We know deer have a great sense of smell. But what about their sight and hearing? Knowing how a buck sees and hears you can help you stay hidden.
It was early bow season, and I was perched 25 feet off the ground in an ancient oak tree.
A month before archery season, I had spent several hours “squirreling” my elevated stand, meaning that I’d strategically tied oak boughs around the stand with dark green baler twine to blend it into the gigantic tree.
The limbs would give me protection from being spotted by deer as they neared the stand.
The setup was perfect — just like the camouflage clothing and face paint I had covered myself with. I felt confident there was zero chance I’d get busted before I drew back on a 4½-year-old buck that had made a habit of sauntering by my stand to feed in an old orchard.
But when the moment of truth arrived, all I was left with was the feeling that I’d unknowingly done something that tipped the buck off. He appeared out of the timber and started walking right toward me. At 75 yards away, the deer suddenly stopped, looked straight at me and then turned back the way he had come and took off.
Did the wind turn? Nope.
Did I move? No siree bob.
Even though the heartbreaking encounter happened five years ago, I still feel like it was yesterday — and I still don’t know how the buck saw me.
Ask 100 hunters how well deer can see, and you’ll probably get 100 different answers. The Internet is clogged with stories on the visual capabilities of whitetails. One story claims deer can see 100 times better than humans, while another states whitetails can easily see 300 times better.
The same goes for how well whitetails can hear. I’ve personally read one story that stated deer can hear 100 times better than humans. Another said they can detect sound only 10 times better than us. So much for the Internet being full of useful information!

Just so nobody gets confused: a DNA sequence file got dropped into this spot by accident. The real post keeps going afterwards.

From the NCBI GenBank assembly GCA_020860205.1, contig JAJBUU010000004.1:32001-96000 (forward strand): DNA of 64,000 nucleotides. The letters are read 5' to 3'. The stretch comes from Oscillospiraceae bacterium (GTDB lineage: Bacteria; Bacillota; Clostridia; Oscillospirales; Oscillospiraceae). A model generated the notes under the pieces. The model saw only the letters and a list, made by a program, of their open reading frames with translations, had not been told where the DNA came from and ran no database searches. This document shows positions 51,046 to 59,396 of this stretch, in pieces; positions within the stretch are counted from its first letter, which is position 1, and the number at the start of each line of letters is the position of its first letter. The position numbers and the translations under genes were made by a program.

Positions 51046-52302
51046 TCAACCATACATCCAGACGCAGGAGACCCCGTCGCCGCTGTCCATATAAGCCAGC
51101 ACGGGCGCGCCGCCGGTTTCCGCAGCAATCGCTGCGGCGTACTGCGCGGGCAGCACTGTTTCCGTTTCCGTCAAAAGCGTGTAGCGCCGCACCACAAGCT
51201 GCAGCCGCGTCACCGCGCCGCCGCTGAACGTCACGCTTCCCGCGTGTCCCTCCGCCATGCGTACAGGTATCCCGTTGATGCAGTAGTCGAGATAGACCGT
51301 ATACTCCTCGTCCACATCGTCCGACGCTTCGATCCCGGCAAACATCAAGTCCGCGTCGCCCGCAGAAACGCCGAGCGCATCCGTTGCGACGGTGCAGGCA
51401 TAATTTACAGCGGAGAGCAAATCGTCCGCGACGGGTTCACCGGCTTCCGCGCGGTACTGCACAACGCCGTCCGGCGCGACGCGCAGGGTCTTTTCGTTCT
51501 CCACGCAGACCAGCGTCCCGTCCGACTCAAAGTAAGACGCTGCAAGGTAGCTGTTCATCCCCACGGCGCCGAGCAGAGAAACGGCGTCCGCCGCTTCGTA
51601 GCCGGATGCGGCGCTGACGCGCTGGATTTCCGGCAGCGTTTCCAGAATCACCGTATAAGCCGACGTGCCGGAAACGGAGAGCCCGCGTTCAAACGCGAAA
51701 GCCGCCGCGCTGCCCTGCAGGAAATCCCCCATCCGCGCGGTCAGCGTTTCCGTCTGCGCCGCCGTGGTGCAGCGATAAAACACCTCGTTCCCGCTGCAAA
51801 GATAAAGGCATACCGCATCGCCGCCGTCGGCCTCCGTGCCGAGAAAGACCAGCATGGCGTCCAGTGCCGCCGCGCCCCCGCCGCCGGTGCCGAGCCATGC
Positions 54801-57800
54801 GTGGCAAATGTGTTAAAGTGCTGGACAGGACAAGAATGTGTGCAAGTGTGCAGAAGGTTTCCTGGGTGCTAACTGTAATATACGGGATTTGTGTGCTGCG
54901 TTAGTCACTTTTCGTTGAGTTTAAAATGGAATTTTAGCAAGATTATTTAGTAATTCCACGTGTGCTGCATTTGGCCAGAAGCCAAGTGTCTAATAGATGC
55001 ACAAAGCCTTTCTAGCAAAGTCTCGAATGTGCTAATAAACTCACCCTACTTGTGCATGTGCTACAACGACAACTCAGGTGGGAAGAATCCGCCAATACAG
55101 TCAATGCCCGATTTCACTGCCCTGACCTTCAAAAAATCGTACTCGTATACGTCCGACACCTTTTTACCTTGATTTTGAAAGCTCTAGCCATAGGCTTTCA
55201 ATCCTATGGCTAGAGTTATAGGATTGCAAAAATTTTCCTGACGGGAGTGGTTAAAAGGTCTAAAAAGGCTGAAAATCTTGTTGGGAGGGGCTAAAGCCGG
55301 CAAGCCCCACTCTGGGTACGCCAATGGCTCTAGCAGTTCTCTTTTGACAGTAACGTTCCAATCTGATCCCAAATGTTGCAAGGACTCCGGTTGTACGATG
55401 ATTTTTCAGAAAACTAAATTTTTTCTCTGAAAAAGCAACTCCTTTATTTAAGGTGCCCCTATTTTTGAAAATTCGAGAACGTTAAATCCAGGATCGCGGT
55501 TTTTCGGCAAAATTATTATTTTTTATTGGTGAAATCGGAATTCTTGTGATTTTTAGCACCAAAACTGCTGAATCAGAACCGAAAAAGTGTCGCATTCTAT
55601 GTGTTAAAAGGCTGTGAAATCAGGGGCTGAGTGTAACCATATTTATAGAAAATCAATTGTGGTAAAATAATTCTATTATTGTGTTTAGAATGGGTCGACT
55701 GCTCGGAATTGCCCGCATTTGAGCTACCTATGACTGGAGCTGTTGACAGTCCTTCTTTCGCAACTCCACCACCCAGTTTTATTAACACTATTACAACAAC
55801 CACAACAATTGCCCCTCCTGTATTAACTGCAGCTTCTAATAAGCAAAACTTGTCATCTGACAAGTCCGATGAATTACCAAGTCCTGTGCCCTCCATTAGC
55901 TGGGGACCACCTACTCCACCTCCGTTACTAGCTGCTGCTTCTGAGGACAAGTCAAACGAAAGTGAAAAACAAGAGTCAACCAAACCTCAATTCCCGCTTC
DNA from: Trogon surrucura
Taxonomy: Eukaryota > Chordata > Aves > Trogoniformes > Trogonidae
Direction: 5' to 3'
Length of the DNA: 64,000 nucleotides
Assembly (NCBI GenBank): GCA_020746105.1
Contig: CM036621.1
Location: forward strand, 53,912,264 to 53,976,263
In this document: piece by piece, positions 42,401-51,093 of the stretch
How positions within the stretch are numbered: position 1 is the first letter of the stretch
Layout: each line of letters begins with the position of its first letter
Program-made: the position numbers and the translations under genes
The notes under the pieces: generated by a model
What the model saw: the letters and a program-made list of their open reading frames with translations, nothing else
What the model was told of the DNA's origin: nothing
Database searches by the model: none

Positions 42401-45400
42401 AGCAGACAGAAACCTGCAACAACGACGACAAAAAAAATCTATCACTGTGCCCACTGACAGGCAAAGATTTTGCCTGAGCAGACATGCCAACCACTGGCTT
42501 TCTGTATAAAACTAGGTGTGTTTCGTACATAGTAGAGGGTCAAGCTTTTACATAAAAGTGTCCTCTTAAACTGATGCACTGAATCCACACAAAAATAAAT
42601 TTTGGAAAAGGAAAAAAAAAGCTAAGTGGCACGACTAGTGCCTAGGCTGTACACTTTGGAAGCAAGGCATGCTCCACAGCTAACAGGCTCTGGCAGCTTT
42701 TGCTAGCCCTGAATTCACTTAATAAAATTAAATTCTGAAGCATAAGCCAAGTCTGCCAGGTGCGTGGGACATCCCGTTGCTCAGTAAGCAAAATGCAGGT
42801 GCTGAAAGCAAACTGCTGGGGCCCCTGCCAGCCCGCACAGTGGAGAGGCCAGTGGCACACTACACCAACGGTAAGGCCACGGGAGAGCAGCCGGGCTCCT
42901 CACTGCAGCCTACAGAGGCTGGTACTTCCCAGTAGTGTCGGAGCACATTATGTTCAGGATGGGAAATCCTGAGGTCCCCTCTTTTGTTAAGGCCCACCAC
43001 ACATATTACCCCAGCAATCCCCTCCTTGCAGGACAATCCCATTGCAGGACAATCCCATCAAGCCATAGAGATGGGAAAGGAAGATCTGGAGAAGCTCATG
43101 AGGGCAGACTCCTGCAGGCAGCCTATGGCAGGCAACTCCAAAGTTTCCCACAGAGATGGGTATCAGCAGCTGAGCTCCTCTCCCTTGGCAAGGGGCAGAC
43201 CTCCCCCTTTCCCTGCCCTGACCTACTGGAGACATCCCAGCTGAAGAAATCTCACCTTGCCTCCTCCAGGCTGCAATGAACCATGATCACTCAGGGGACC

The truth is, these are all just estimates of how well deer see and hear. They are primarily derived from either personal, or other hunters’, experiences. But recently some scientists have studied these two senses in deer, and what they’ve learned might surprise you. The knowledge they’ve gained will definitely help you achieve better concealment while hunting, increasing your odds of taking more wary deer.
What Deer See
When it comes to whitetail vision, everything about deer eyes is uniquely designed to help the animals detect and escape from predators. Start with how the eyes are positioned.
A whitetail’s eyes are found on the sides of its head, enabling the deer to have a field of view (FOV) of about 310 degrees.
This means a deer’s blind spot is only about 50 degrees — less than a third the size of our own.
In comparison, humans with two healthy eyes have a field of view of 180 degrees.
To understand the physical components of deer vision and how they are different from ours, let’s harken back to high-school anatomy class, where most of us learned about eye anatomy.
The retina contains two types of photoreceptors, called cones and rods.
Rods are most sensitive to light changes, shape and movement, and they contain only one type of light-sensitive pigment. Rods allow us to see in low light, such as at dawn and dusk, while cones contain millions of photopigments, giving animals and humans color vision.
Humans have trichromatic color vision, meaning our eyes contain three types of photopigments.
The photopigments enable us to see short, moderate and long wavelengths of light, corresponding to blue, green and red colors. In contrast, whitetail eyes only have two photopigment types, giving them dichromatic color vision.
Scientists believe that deer can primarily see short-wavelength blue light, and moderate-wavelength light that they probably perceive as something between red and green.
“We believe that deer see green as shades of grays to yellow; reds as yellow tones; and blues are much more intense for deer than they are for us,” said George Gallagher, professor of animal science at Berry College.
Unlike humans, deer don’t have an ultraviolet (UV) filter in their lens, making their eyes far more susceptible to the sun’s damaging UV rays. The trade-off is that researchers surmise deer can see UV light — something humans can’t detect.
By studying the physical characteristics of deer eyes, scientists estimate deer have 20/100 vision. This means that the level of detail whitetails see at 20 feet is what normal human vision can see back to 100 feet.
“If you’re a deer, you don’t have to be able to count the whiskers on a mountain lion to know that it’s a threat,” added Gallagher.
Researchers also discovered that deer have a higher ratio of rods to cones and a pupil 10 times larger than humans. These factors, and the lack of a UV filter, give deer far superior vision in low light.